Determine appropriate mathematical information needed for a specific purpose or audience. Develop a plan, not a survey, to collect mathematical information, including what information is needed and where and how to find the information. List or describe the general procedure or order of steps of a plan to gather exactly the mathematical information sought with no irrelevant information. Follow a plan, not a survey, to collect mathematical information for a given audience and purpose.

EX

EX

EX

Determine appropriate mathematical information needed for a specific purpose or audience. Develop a plan, not a survey, to collect mathematical information, including what mathematical information is needed and where and how to find the information. List or describe the general procedure or order of steps of a plan to gather exactly the mathematical information sought with no irrelevant information. Follow a plan, not a survey, to collect mathematical information for a given audience and purpose.

EX

EX

EX

Determine appropriate mathematical information needed for a specific purpose or audience. Develop a plan, not a survey, to collect information, including what mathematical information is needed and where and how to find the information. Describe the general procedures, not a survey, to gather exactly the mathematical information sought and no irrelevant information. Follow a plan, not a survey, to collect mathematical information for a given audience and purpose.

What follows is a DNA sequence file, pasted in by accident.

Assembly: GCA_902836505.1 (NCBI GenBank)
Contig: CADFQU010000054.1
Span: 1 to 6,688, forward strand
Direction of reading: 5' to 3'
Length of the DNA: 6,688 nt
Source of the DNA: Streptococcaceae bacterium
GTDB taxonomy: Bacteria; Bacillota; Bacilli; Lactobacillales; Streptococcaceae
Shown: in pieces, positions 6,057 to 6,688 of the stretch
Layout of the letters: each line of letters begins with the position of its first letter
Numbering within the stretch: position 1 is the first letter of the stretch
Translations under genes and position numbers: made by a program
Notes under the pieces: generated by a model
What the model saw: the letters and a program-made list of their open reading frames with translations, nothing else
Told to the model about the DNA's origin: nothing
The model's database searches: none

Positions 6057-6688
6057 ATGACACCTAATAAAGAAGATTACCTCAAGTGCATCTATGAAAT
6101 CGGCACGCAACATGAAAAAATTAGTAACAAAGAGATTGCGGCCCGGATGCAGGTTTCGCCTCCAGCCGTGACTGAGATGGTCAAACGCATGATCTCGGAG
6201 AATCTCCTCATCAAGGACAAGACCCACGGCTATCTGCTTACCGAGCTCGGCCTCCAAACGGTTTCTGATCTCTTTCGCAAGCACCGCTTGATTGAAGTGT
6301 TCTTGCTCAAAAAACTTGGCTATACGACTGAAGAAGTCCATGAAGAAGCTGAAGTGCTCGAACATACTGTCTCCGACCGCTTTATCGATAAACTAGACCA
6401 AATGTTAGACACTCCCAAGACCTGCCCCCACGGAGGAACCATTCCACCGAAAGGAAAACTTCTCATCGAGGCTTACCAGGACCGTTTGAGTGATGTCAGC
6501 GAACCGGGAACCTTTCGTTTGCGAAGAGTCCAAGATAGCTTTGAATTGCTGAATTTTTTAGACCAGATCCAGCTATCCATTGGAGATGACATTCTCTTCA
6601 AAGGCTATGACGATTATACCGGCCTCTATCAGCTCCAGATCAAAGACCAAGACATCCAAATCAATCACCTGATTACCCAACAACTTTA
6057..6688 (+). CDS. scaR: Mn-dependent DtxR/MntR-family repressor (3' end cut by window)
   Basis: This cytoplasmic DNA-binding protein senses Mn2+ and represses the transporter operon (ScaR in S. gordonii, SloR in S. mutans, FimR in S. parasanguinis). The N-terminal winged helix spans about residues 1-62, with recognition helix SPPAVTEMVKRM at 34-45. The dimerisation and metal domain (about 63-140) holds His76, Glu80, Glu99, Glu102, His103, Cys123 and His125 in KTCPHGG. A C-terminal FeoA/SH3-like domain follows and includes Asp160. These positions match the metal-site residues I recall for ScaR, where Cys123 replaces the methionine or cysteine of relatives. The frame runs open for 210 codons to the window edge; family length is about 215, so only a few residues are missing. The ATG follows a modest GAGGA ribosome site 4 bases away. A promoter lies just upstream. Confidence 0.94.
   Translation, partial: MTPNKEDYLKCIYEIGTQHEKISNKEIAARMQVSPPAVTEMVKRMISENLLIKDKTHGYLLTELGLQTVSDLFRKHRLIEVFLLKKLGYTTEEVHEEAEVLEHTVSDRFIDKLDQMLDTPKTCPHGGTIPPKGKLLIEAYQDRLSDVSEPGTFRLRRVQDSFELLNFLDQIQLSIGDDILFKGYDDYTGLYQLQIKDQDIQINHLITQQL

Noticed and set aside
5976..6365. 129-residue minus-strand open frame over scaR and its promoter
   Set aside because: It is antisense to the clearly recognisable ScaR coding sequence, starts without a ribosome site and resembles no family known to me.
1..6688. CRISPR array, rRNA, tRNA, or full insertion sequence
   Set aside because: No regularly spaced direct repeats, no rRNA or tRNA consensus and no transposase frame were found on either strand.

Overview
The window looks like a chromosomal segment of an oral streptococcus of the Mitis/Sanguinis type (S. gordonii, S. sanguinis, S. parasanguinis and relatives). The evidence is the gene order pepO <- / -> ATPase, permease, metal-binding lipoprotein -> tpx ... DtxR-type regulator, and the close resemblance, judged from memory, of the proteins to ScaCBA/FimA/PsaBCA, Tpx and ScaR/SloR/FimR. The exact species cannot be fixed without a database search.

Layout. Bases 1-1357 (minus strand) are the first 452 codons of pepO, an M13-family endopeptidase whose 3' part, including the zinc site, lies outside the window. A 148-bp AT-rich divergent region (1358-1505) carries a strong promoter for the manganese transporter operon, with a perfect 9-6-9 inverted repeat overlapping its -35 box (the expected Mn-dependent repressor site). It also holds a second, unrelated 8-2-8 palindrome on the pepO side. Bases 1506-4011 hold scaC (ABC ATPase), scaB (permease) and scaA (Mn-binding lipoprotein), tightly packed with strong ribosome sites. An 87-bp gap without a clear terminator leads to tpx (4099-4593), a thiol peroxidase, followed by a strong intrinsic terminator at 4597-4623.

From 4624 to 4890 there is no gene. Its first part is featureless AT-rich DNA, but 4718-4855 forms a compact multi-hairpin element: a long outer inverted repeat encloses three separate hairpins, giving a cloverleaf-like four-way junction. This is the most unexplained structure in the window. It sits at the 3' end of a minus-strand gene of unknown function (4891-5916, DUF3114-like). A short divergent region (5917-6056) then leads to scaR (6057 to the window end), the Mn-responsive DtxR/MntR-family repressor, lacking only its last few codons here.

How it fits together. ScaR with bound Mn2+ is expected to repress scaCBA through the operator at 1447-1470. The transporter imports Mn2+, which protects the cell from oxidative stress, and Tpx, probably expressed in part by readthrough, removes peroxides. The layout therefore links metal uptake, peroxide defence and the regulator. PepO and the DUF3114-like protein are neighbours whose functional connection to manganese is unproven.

4.1.2

Extract numerical, measurement, geometric, and/or statistical information from multiple sources for a given purpose. W EXAMPLES

EX

**Extract numerical, measurement, geometric, probability, and/or statistical information from multiple sources. W EXAMPLES
**

EX

**Extract numerical, measurement, geometric, probability, statistical, and/or algebraic information from multiple sources. W EXAMPLES
**

EX

**Extract numerical, measurement, geometric, probability, statistical, and/or algebraic information from multiple sources. W EXAMPLES
**

EX

Extract mathematical information from multiple sources. W

EXAMPLES

EX

EX

Extract and use mathematical information from various sources such as pictures, symbols, text, tables, charts, bar graphs, line plots, pictographs, circle graphs, and/or models for a purpose. Write questions to be answered using data sources such as magazines, newspapers, menus, sales or travel brochures, TV or bus schedules, and/or sales receipts.

EX

Extract and use mathematical information from various sources such as pictures, symbols, text, tables, charts, line graphs, circle graphs, histograms, Venn diagrams, and/or models for a purpose. Write or identify questions to be answered using data sources such as magazines, newspapers, menus, sales and travel brochures, schedules, and/or sales receipts.

EX

Extract and use mathematical information from various sources such as pictures, symbols, text, tables, charts, line graphs, circle graphs, histograms, scatter plots, stem-and-leaf plots, box-and-whisker plots, diagrams, and/or models for a purpose. Write or identify questions to be answered using data sources such as magazines, newspapers, menus, sales and travel brochures, schedules, and/or sales receipts.